Книга: The Red Web: The Struggle Between Russia



“A gripping book about of the internet and its censorship in post-Soviet Russia…. Having covered technology and the security services from the start of their careers in the 1990s, the two Russian journalists have accumulated expert knowledge few can match. And yet they have written a book not for geeks but for anyone who wants to understand how their country works.”

Financial Times

“[Soldatov and Borogan] pull at the roots of the surveillance system in Russia today, and their research leads them quickly to the paranoid society of the Soviet Union.”

Wall Street Journal

“A well-researched and disturbing book by two brave Russian authors.”


“[An] excellent, highly readable tale of the ongoing struggle to control digital life in Russia…. [Soldatov and Borogan] have gone on to become foremost experts on the Russian secret services, and count among the country’s few remaining practicing investigative journalists.”

Los Angeles Review of Books

“A masterful study of the struggle between the Kremlin’s desire to control information and the unruly world of ordinary digital citizens.”

Guardian (UK)

“Soldatov and Borogan, two young journalists, dogged and nervy, are detectives, tracking down players on all sides…. A high-tech adventure.”

Foreign Affairs

“Andrei Soldatov and Irina Borogan, two of Russia’s top investigative journalists specializing in espionage, have given us a thrilling account of the online war between Russian surveillance and digital protesters…. A superb book by two brave journalists. It deserves to be widely read because it asks profound questions about freedom and the future of the internet.”

International Affairs

“Andrei Soldatov and Irina Borogan’s The Red Web could not be more timely. It is a meticulously researched and highly readable history of Russian online communication, from its birth in the twilight of Soviet power to the flourishing social networks and varied blogposts of today.”

—DANIEL TREISMAN, Digital Russia

“[Andrei Soldatov is] the single-most prominent critic of Russia’s surveillance apparatus.”


“If you want to know the history of Russian intelligence, look no further. Revealing, new, and rich in detail. From simple surveillance to electronic snooping Russian-style, a gripping and important study. This is a book you hope Russian officials don’t find in your luggage.”

—RICHARD ENGEL, chief foreign correspondent, NBC News

“Russia hands and Net neutrality advocates alike will find plenty to intrigue in this report from the front lines.”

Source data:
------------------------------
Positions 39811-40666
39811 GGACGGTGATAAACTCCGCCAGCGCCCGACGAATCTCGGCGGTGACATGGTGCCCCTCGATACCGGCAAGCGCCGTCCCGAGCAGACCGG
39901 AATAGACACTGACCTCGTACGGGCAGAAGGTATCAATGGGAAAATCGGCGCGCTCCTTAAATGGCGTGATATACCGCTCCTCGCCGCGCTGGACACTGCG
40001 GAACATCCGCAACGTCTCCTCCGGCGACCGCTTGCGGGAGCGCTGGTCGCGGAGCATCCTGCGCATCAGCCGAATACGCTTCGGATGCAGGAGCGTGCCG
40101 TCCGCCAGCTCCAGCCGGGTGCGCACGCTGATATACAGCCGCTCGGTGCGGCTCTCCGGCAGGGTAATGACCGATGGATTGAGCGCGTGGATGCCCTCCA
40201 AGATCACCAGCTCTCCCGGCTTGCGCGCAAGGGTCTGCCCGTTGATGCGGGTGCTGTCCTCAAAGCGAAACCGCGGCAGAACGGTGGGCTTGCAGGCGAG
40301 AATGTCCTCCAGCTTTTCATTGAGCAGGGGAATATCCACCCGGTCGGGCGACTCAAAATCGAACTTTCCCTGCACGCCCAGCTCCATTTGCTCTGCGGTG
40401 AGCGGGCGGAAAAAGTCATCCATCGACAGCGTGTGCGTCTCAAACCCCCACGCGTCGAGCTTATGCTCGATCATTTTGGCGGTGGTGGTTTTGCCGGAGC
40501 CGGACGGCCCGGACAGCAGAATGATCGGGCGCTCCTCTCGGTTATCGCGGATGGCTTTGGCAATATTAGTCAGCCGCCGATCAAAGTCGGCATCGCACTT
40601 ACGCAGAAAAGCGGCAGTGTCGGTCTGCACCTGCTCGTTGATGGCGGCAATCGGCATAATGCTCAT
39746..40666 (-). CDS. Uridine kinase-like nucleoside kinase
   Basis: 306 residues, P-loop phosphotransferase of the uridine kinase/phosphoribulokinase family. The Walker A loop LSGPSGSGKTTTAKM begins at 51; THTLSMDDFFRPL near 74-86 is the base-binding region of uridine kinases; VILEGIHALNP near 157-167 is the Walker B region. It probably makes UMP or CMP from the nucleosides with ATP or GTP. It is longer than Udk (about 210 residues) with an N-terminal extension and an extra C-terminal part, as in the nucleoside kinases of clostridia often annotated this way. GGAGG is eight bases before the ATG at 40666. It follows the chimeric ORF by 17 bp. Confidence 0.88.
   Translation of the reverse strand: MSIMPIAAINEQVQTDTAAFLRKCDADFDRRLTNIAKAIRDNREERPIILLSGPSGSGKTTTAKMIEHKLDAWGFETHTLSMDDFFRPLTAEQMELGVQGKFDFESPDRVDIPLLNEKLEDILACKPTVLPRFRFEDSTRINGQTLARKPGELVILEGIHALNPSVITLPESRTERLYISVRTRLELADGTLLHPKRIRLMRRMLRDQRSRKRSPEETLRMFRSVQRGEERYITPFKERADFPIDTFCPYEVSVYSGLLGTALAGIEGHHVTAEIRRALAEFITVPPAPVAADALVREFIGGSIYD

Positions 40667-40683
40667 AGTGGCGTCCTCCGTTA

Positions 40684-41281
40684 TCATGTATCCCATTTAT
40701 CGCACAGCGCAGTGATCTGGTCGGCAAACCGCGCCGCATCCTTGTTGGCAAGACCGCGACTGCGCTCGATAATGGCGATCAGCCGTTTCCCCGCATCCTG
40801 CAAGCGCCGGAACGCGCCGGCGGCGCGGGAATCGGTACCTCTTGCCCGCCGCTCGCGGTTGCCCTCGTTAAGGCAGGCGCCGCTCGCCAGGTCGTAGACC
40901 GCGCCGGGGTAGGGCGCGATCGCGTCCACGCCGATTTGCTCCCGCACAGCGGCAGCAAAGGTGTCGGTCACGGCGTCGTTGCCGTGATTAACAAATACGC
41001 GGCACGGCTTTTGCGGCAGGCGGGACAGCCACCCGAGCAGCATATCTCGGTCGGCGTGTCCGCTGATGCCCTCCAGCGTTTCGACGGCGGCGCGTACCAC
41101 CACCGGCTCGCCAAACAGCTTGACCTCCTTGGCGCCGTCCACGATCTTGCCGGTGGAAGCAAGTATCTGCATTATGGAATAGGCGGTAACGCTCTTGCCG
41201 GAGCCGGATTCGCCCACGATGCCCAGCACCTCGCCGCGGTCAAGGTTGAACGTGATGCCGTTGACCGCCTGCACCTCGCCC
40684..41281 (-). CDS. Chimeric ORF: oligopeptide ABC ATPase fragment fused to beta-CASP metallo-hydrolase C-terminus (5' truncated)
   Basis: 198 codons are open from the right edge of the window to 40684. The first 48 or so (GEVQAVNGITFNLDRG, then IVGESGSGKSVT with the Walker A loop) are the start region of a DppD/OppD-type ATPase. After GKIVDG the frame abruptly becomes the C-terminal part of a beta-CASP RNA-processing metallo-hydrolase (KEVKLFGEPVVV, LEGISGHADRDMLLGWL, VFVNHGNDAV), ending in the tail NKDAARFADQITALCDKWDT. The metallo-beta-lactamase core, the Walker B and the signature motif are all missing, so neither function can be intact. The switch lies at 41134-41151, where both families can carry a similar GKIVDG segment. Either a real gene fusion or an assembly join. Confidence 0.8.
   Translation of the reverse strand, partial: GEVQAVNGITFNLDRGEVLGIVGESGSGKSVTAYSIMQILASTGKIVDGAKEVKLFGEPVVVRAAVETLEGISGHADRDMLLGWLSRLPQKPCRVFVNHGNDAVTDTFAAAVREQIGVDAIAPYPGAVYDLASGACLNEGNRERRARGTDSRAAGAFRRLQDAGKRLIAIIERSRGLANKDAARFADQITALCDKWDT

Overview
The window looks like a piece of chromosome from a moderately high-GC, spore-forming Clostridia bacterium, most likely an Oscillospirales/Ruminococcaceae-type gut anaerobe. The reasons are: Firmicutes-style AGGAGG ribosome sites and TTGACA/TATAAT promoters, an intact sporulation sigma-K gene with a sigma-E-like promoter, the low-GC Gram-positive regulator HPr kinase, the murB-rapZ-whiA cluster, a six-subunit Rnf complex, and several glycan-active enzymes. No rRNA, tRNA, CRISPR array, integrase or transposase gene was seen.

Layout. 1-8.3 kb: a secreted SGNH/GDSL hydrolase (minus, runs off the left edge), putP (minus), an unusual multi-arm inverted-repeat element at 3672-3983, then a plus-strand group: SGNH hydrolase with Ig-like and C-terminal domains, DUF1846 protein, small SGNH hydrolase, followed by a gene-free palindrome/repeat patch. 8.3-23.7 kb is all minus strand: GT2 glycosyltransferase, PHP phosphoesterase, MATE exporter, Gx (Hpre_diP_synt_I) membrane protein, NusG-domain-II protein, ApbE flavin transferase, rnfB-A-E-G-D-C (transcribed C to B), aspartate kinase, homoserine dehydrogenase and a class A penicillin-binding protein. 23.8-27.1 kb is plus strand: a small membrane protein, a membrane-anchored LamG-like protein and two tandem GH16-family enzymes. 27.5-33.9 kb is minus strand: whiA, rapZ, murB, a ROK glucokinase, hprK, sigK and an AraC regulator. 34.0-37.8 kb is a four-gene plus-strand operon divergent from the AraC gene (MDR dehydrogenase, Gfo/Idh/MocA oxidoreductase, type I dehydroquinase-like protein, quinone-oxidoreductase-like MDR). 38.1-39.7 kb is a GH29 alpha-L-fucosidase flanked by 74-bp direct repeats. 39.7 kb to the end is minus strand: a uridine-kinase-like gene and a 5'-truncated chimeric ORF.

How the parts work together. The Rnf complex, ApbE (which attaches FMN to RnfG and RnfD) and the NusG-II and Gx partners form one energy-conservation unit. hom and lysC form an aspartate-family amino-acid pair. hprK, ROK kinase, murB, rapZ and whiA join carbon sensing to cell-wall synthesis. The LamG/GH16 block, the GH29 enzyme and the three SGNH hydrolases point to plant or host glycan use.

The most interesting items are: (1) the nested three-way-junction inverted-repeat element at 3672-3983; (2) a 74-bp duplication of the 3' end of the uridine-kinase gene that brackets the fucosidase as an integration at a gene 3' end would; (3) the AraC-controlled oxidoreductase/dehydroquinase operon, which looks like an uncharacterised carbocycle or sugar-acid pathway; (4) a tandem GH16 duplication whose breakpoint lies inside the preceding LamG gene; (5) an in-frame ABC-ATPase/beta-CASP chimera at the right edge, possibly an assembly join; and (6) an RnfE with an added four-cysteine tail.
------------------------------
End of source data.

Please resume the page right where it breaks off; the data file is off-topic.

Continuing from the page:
Kirkus Reviews

“[The Red Web] examines Putin’s power grabs and the Russian government’s use of surveillance, overt censorship, and intimidation through technology in recent years.”

Publishers Weekly

“Borogan and Soldatov have spent a decade and a half reporting on the shadowy world of Russia’s secret services, and they are Moscow’s premier experts on eavesdropping, censorship, and paranoia. [The Red Web is] essential reading for any student of modern Russia.”

Sunday Telegraph

“Soldatov and Borogan have little sympathy for Snowden, but their remarkably rich book is a major contribution to the same cause: to lay bare the extent to which modern governments seek to monitor and control their citizens. It makes for uncomfortable but essential reading.”

Times Literary Supplement

“[Soldatov and Borogan] undertake the logical and necessary task of tracing the roots of Putin’s repression and censorship, pointing out various continuities between the spies and censors of the twentieth century and today.”


“Russian journalists expose Internet censorship and surveillance in Putin’s Russia.”

Shelf Awareness, starred review

“This unusual book describes a significant and concealed aspect of current Russian politics. The most troubling aspect of The Red Web may be its implication for Russia’s evolution and its accommodation with the West.”

Library Journal, Editors’ Fall Picks 2015

“Andrei Soldatov and Irina Borogan… are among the best investigative reporters at work in Russia today…. [They go] beyond the propaganda and silence to detail the forces of control that will long outlast Putin. The Red Web sets and achieves an ambitious goal: to chart the history of the state’s mastery of digital communications and data.”


“A definitive account of how the Kremlin has thoroughly co-opted the Russian Internet, turning it into an effective tool for the modern surveillance state.”


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